Presentation: The B Lymphocyte Factor (BLyS) in Castleman’s Disease (2007)

151 The B Lymphocyte Factor (BLyS) in Castleman’s Disease

Background: Castleman’s disease (CD) is histologically associated with a plasma cell proliferation in the plasma cell and mixed forms. BLyS is known to favour the B cell and plasma cell proliferation.
Objective: To investigate the BLyS serum levels and its clinical, biological and histological correlations in patients with CD.
Patients and Methods: 26 patients with biopsy proven CD, 15 males, mean age 46±14.5 years, 7 patients with HIV infection, 9 with autoimmune disease and 3 with B cell non-Hodgkin lymphoma (B-NHL). Histological forms: 12 plasma cell (pcCD) forms, 11 mixed (mCD) forms and 3 hyaline-vascular (hvCD) forms. BLyS serum levels were measured by ELISA (Quantikine Human BAFF/BLyS Immunoassay R&D Systems) in sera of patients with CD compared to 22 healthy controls. IL6 (validated cut-off of positivity: 5 pg/mL) and VEGF (validated cut-off of positivity: 500 pg/mL) serum levels were measured by ELISA tests.
1°/ Mean BLyS serum levels were significantly higher in patients than in controls [2205±1497 vs 750±117 pg/mL, respectively; P<0.0001]. BLyS serum levels were higher in patients with associated autoimmune disease [2901±1522 vs 1836±1389; P=0.03], lymphoma at presentation [3641±1856 vs 2017±1384; P=0.04] and HIV infection [3188±1579 vs 1842±1330; P=0.04]. BLyS serum levels were 1386±182 for hvCD, 1888±1577 for pcCD to 2595±1538 pg/mL for mCD [P=0.1]. BLyS serum levels were correlated positively with CRP levels [r=0.49; P=0.01] and ferritin levels [r=0.44; P=0.07], and negatively with haemoglobin levels [r= -0.47; P=0.016]. There was no correlation with immunoglobins levels, VEGF or IL6 serum levels or haemolysis.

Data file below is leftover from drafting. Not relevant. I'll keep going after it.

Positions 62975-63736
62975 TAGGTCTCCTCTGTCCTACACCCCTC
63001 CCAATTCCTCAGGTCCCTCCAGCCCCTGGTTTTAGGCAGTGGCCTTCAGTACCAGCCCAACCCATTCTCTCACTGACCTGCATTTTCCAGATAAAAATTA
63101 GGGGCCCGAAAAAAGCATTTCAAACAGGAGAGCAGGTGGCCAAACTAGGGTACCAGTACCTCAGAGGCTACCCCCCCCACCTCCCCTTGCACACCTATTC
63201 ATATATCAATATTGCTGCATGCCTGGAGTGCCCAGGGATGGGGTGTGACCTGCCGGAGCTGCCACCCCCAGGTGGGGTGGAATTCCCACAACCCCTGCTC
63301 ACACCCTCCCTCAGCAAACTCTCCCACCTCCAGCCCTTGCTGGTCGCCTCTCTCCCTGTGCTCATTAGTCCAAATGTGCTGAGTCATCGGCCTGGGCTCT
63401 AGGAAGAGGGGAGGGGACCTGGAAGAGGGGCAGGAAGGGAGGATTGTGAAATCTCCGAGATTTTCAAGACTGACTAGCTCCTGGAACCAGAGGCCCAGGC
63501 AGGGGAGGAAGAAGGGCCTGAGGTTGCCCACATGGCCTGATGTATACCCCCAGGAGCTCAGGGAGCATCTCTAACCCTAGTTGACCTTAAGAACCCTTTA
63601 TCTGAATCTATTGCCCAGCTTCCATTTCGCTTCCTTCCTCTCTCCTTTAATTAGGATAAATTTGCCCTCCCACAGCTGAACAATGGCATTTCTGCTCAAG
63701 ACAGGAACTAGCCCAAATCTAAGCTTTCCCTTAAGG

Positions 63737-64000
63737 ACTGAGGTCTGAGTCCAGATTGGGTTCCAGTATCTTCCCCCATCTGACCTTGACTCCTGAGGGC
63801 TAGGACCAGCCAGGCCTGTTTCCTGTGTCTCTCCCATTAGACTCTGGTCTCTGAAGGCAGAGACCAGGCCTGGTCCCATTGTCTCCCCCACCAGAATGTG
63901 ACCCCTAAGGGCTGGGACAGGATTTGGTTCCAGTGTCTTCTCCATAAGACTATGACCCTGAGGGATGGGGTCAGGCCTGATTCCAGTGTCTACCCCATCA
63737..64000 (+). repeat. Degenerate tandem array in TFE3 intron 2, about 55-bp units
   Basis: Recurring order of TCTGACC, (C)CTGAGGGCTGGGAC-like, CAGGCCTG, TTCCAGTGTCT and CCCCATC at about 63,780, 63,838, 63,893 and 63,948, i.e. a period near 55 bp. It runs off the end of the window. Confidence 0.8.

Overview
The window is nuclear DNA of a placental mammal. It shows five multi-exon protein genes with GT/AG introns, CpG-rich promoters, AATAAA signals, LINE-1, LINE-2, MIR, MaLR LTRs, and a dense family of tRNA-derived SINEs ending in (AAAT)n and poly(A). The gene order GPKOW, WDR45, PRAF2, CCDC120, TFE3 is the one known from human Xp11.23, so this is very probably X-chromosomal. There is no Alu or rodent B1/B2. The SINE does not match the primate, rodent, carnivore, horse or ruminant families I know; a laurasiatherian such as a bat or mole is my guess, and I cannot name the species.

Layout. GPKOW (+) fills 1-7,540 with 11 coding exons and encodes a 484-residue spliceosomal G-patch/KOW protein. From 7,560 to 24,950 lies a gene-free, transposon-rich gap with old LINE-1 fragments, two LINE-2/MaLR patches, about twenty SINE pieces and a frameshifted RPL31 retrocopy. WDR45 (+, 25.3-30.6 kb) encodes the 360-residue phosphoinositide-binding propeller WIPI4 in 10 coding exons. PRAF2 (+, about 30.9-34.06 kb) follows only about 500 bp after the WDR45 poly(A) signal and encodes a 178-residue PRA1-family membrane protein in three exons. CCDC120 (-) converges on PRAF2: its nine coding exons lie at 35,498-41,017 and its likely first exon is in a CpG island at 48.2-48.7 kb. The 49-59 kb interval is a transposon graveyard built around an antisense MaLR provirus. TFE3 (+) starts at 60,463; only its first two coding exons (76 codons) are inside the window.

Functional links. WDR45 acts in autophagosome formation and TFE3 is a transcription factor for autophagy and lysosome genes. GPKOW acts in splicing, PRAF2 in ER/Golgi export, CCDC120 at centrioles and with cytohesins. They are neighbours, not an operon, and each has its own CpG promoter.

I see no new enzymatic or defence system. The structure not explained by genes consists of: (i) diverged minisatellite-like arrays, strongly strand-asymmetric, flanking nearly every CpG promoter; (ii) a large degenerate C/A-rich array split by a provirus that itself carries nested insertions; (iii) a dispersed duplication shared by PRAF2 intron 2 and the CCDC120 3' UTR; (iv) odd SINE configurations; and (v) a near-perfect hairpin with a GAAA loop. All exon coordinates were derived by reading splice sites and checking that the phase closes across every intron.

2°/ After analysis of BLyS serum levels distribution in patients with CD, 11 patients (7 mCD and 4 pcCD) had serum BLyS levels ≥2000 pg/mL [3756±925] and 15 patients <2000 [1067±336]. Patients with BLyS levels ≥2000 tended to be more often HIV+ [5/11=45.5% vs 2/15=13%; P=0.08], and to have an autoimmune disease [6/11=54.5 % vs 3/15=20%; P=0.1]. These patients had higher CRP levels [160.6±8 vs 56.8±50.5 mg/L; P=0.0006], ferritin levels [2924±3078 vs 1190±1732 µg/L; P=0.07] and lower haemoglobin levels [8.4±1.6 vs 10.9±2.7 g/dL; P=0.01]. After multivariate analysis, only CRP [P=0.01] and the presence of an autoimmune disease [OR=10.7; CI95%=1.1-107; P=0.04) remained significantly associated with serum BLyS levels ≥2000.
Conclusion: 1) BLyS serum levels are frequently elevated in patients with CD; 2) High BLyS serum levels in patients with CD are associated with the presence of an autoimmune disease and with markers of systemic inflammation. The role of BLyS in the plasma cell proliferation during CD is not excluded as the highest BLyS serum levels were detected in patients with pcCD and mCD and as plasma cells may express BLyS and it receptors.

 D. Sène, None; G. Carcelain, None; A. Delluc, None; M.C. Diemert, None; F. Charlotte, None; C. Deback, None; Z. Amoura, None; J.C. Piette, None; P. Cacoub, None.